Phillips, de Pury & Company squeezed two sales into a lengthy three-hour-plus session on Nov. 15, raising $8.2 million in a sell- out benefit auction for the New Museum of Contemporary Art, on the Bowery—and then $42.3 million (estimate: $32.8/$47.2 million) in a Part One sale comprising 81 lots, of which 69, or 86 percent
NEW YORK—Phillips, de Pury & Company squeezed two sales into a lengthy three-hour-plus session on Nov. 15, raising $8.2 million in a sell- out benefit auction for the New Museum of Contemporary Art, on the Bowery—and then $42.3 million (estimate: $32.8/$47.2 million) in a Part One sale comprising 81 lots, of which 69, or 86 percent were sold.
The benefit sale saw some generous donations, led by Jeff Koons’ silkscreen-on-steel Bikini (Dots), 2001-07, which more than doubled estimates to fetch $1.05 million (no buyer’s premium was added); and Richard Prince’s Untitled (Nurse), 2006, which sold for $1.9 million (estimate: $800,000/1.2 million).
The Part One sale was topped by a late Willem de Kooning “ribbon” painting, Untitled XVI, 1982, sent for sale reportedly by hedge fund manager and top collector Steve Cohen, which sold after little competition for $5.9 million (estimate: $5/7 million). There was more action on the Prince “Nurse” front when Registered Nurse, 2002, sold for $4.3 million (estimate: $1.5/2.5 million)—the second-highest price for Prince at auction—and his joke painting Untitled (Protest Painting), 1994, fell to London dealer Jay Jopling for $385,000 (estimate: $150,000/200,000).
Records were set for several artists whose auction market first took off at Phillips. Jules de Balincourt’s Media Information Transmission Center, 2003, earned $265,000 (estimate: $100,000/150,000); and Mark Grotjahn’s Untitled (Orange Butterfly MO2G), 2002, went for $937,000 ($300,000/400,000) to the Richard Gray Gallery. Prices for Steven Parrino, the subject of a recent retrospective exhibition at Gagosian Gallery, which now represents his estate, have leaped, reaching $657,000 at this sale for Blue Idiot, 1986 (estimate: $400,000/600,000). And Rudolf Stingel, subject of a recent solo exhibition at the Whitney Museum of American Art, New York, saw his record move up to $1.9 million with a winning bid from private dealer Philippe Ségalot for an untitled 2000 work in Styrofoam. (estimate: $500,000/700,000).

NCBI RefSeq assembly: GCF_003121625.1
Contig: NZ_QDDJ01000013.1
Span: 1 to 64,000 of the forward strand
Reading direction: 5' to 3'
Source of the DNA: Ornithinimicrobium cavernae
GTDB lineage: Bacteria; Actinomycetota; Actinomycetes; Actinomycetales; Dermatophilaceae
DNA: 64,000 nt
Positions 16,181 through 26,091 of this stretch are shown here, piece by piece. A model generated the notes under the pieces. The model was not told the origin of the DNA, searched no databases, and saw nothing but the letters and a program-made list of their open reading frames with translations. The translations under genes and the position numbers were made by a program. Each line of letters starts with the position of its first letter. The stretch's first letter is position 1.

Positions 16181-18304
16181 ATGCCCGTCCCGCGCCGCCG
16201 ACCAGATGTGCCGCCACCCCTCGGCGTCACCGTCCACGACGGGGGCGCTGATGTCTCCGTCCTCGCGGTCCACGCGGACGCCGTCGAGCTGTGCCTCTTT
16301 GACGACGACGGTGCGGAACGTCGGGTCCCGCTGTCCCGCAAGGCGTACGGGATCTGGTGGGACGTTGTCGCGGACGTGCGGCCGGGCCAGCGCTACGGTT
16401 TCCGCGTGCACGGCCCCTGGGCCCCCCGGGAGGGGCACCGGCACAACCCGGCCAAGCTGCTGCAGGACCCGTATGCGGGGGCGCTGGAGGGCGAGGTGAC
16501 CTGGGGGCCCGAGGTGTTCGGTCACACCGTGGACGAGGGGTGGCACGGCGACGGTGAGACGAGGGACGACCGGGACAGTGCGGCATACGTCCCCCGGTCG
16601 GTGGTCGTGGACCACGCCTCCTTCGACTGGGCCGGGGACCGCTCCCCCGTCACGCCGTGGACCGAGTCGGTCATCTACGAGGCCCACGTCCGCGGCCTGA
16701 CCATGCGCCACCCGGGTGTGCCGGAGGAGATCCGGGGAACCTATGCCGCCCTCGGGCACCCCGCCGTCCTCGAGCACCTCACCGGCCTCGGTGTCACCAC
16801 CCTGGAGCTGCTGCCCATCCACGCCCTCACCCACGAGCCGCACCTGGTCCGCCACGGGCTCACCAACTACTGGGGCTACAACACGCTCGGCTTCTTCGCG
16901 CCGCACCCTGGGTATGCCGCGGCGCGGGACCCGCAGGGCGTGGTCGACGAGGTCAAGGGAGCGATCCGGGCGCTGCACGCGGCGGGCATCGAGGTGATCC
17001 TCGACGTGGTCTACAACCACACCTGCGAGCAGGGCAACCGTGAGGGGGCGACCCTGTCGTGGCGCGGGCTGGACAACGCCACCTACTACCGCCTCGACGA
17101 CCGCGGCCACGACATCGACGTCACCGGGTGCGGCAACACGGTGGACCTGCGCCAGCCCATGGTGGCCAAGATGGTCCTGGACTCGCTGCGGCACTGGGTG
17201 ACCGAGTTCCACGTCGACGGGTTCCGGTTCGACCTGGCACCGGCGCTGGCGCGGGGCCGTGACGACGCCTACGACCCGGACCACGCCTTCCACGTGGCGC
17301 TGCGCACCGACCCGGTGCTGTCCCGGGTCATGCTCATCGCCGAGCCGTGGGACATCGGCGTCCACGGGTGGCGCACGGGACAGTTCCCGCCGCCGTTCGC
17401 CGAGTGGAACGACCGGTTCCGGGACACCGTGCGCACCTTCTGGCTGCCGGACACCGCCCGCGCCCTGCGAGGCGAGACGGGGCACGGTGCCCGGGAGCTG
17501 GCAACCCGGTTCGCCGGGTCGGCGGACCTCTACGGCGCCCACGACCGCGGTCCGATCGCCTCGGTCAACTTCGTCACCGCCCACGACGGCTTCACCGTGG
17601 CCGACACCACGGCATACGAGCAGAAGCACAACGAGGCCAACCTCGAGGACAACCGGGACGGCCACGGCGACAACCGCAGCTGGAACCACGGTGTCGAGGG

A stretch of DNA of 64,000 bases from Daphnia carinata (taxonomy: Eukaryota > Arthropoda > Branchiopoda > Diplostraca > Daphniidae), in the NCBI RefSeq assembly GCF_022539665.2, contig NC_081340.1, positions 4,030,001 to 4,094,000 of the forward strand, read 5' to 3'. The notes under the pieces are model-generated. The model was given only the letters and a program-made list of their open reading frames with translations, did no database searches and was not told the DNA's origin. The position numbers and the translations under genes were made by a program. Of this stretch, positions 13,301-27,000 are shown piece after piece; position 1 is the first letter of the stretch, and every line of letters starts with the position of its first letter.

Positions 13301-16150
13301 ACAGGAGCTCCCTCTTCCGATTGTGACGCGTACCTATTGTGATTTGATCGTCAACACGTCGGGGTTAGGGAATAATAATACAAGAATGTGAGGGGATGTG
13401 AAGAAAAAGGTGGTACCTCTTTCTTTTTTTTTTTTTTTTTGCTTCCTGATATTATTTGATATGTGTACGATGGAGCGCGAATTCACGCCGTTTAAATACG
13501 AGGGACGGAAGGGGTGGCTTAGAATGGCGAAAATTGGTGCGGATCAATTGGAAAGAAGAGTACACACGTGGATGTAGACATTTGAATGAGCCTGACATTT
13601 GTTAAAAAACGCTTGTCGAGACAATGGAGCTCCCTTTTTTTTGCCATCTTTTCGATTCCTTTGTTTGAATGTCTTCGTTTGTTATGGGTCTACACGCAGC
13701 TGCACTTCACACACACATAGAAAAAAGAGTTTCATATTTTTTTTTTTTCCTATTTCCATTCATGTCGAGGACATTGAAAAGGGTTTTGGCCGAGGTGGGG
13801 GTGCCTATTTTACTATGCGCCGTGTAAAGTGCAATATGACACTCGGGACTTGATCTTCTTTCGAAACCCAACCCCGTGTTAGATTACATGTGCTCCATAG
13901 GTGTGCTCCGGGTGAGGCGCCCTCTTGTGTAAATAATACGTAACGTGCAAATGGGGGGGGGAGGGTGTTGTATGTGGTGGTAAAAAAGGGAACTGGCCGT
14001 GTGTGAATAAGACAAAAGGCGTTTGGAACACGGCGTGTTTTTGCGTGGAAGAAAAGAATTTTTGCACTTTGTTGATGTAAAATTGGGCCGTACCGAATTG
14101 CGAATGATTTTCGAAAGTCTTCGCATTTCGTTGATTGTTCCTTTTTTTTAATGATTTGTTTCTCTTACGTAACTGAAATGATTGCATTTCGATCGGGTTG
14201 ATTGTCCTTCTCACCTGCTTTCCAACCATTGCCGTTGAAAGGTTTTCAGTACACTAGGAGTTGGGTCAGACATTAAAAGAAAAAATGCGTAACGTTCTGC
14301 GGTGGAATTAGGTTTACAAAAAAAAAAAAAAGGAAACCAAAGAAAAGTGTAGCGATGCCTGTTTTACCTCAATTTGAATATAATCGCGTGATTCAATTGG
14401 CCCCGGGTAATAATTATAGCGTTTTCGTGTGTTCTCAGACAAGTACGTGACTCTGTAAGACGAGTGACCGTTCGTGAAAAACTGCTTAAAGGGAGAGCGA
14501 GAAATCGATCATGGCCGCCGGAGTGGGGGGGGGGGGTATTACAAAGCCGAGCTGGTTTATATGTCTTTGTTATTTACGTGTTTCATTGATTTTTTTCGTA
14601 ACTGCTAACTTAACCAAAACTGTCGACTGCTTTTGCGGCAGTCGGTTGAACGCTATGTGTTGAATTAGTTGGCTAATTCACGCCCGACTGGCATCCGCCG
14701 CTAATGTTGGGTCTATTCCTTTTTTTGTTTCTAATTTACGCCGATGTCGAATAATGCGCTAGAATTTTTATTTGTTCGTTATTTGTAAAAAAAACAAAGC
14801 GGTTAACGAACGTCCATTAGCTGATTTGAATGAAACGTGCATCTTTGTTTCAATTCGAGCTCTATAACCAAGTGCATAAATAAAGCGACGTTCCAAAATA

Other significant records were set for Carroll Dunham’s Once I Land on Mars, 1999, which took $433,000 (estimate: $150,000/250,000); and for Wim Delvoye’s stained glass St. Stephanus I, 1990, which was acquired for $319,000 (estimate: $100,000/150,000).
Among the sellers was British gallerist-collector Charles Saatchi. Four of his works that sold included: The Girl Who Had Everything, by Cecily Brown, which went to the Gasogsian Gallery that represents her for $1.1 million (estimate: $600,000/800,000); Wilhelm Sasnal’s Untitled, 2000, which sold for $157,000 (estimate: $80,000/120,000); Michael Raedecker’s The Getaway, 1997, which earned $169,000 (estimate: $120,000/180,000); and Kai Althoff’s Untitled, 2001, which realized $109,000 (estimate: $100,000/150,000). However works by Daniel Richter (estimate: $350,000/450,000) and Franz Ackermann (estimate: $300,000/400,000), also from Saatchi’s collection, went unsold.
As was seen in the recent London sales, Phillips has now entered the guarantee market and in this sale guaranteed 25 works, of which 22 sold, including seven of the top-ten-selling lots. The major casualties among the guaranteed lots was Andy Warhol’s Detail of the Last Supper, 1985-86 (estimate: $1/1.5 million), and an orange and blue Mao, 1974 (estimate: $700,000/900,000).